Shark Season: Hazard or Hype?

Brian Handwerk
for National Geographic News
May 22, 2003

"Shark Bites Man!"—the drama and terror of such attacks make them reliable headline-grabbers.

Yet despite recurring waves of publicity, statistics from the International Shark Attack File (ISAF) show that shark attacks worldwide have declined slightly over the last two years.

A recent University of Florida report also illustrates the overall rarity of such human-shark encounters—even as increasing multitudes of beachgoers take to the surf in search of summer fun.

Global shark attacks declined in 2002 for the second year in a row, according to data from ISAF. Sixty unprovoked attacks occurred around the world in 2002, down from 72 reported in 2001 and 85 in 2000, reported biological scientist George Burgess, director of the ISAF.

ISAF is a comprehensive shark attack record jointly administered by the American Elasmobranch Society and the Florida Museum of Natural History on the campus of the University of Florida.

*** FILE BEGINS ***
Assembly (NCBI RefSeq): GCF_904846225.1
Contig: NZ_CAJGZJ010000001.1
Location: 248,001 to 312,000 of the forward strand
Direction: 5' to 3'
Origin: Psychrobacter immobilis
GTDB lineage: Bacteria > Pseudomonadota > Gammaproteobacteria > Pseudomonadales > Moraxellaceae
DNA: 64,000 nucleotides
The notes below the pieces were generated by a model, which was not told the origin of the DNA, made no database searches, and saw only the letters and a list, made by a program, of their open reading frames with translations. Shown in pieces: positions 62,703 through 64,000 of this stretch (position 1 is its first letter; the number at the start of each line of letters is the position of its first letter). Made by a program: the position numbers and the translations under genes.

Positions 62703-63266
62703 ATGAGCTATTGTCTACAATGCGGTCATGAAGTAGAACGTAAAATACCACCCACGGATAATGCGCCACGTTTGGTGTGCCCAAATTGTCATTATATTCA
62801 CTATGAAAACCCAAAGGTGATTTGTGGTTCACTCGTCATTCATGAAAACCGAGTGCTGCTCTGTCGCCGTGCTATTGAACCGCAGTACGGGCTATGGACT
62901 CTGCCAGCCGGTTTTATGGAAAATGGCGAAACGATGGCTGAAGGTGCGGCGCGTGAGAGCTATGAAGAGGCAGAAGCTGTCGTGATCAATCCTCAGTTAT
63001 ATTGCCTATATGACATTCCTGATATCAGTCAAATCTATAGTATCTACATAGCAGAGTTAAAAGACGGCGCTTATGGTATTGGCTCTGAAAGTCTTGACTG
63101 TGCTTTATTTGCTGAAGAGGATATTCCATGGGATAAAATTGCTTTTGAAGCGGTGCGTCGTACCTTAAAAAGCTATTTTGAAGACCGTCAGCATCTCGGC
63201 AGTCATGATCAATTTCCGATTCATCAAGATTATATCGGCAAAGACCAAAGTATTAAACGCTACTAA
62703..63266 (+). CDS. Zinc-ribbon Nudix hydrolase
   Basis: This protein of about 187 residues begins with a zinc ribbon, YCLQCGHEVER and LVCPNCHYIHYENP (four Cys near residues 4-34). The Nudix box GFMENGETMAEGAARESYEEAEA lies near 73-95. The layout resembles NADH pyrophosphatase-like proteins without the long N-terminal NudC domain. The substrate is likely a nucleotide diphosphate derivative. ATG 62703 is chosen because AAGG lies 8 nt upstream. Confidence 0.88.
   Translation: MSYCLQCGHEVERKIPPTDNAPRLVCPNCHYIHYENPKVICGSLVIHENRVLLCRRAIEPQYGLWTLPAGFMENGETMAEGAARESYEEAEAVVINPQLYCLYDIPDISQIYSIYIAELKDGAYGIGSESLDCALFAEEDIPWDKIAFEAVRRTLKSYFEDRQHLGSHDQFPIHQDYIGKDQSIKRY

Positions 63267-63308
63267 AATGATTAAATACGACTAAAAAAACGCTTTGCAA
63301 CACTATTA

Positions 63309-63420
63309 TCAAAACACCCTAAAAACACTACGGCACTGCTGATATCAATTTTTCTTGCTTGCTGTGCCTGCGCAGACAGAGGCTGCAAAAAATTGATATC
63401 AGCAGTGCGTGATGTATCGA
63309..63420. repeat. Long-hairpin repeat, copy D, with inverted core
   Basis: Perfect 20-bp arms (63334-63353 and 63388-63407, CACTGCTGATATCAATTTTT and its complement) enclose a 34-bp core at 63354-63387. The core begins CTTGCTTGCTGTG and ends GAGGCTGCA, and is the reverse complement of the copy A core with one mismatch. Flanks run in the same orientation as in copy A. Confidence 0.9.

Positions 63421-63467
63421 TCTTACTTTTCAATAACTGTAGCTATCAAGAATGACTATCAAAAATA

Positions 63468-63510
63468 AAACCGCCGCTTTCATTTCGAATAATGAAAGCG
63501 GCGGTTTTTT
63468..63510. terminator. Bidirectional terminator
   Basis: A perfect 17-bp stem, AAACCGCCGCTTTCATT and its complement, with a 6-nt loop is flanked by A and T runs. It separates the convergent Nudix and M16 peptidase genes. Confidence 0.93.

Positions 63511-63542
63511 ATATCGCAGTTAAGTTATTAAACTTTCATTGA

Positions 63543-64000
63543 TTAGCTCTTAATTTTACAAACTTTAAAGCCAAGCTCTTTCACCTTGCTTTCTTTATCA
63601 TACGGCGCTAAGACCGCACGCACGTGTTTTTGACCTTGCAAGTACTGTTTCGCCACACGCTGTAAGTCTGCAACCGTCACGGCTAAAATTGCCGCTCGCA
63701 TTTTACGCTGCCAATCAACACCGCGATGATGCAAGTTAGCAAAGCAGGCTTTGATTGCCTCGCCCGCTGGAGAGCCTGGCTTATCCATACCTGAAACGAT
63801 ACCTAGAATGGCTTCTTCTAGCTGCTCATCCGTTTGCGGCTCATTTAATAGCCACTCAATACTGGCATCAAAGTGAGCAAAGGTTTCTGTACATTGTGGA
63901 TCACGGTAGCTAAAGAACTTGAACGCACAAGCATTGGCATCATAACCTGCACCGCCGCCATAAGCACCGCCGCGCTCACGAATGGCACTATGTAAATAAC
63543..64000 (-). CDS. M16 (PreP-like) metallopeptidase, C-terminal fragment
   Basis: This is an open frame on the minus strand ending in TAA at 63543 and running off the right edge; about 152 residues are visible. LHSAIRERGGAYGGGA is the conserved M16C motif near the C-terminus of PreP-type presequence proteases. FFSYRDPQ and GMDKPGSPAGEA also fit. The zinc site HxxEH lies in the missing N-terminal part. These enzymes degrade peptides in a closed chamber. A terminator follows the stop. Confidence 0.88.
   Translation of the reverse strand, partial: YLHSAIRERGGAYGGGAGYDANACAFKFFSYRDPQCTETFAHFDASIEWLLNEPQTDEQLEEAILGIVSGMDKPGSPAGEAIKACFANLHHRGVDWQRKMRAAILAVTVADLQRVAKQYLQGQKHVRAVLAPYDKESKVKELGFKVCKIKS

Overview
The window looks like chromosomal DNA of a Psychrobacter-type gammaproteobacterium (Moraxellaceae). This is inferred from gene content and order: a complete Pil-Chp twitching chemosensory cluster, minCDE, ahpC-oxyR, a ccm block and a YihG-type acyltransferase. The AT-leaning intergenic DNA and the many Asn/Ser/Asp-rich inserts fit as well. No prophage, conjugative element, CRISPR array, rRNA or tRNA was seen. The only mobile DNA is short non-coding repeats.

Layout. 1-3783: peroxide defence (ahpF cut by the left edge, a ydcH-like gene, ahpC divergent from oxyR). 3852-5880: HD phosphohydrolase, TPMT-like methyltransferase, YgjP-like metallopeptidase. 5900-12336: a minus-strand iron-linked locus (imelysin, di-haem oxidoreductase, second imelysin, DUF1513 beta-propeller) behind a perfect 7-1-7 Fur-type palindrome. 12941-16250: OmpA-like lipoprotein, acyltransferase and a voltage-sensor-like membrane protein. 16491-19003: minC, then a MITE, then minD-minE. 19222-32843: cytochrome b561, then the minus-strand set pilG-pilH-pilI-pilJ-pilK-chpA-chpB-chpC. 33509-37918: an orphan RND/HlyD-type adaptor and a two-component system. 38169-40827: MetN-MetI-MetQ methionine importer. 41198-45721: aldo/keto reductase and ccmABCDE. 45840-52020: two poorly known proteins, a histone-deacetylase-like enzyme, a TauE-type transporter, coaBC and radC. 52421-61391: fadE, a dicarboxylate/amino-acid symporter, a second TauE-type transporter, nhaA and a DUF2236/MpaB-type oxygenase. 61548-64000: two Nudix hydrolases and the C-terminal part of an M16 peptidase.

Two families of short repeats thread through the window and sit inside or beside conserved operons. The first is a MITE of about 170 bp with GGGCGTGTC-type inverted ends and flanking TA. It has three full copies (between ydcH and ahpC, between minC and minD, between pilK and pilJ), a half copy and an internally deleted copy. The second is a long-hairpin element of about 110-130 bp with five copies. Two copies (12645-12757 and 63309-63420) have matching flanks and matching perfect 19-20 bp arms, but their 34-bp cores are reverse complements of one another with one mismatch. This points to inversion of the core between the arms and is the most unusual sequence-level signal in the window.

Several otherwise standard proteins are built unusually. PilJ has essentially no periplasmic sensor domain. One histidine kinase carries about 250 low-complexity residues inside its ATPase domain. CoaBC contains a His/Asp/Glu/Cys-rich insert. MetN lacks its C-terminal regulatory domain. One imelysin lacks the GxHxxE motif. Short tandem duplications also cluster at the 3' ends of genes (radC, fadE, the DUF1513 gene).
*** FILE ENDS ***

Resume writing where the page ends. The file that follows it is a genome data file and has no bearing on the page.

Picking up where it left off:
Unprovoked attacks are defined by the ISAF as "incidents where an attack on a live human by a shark occurs in its natural habitat without human provocation of the shark." Provoked attacks, which are not represented in the statistics, include incidents such as fishermen bitten by sharks caught in their nets, or divers attacked after touching and/or harassing sharks.

While overall shark attack numbers may be surprisingly small, even fewer of the reported attacks are considered "serious." Just three deaths were reported in 2002, after worldwide totals of five in 2001 and 13 in 2000. Last year's fatal attacks occurred in Australia and Brazil.

"Most of the attacks fall into the category of hit-and-run attacks in which the shark makes a quick grab and then releases the victim," Burgess reported. "The injuries are relatively minor, often comparable to what one would see in a dog bite."

In a continuing trend, the bulk of the year 2000 attacks (82 percent) occurred in North American waters, including 47 in the United States and one in the Bahamas. Florida saw the majority of U.S. attacks (29) followed by Hawaii (6), California (4), North Carolina (3), South Carolina (2), Oregon (1) and Texas (1).

Surfers were most likely to be attacked, suffering 32 incidents. Swimmers and waders were involved in 22 attacks and divers/snorkelers were victims in four.

Attacks a Function of Who's in the Water

The yearly fluctuations in attack levels could result from a variety of oceanographic, meteorological, and even economic conditions.

Continued on Next Page >>




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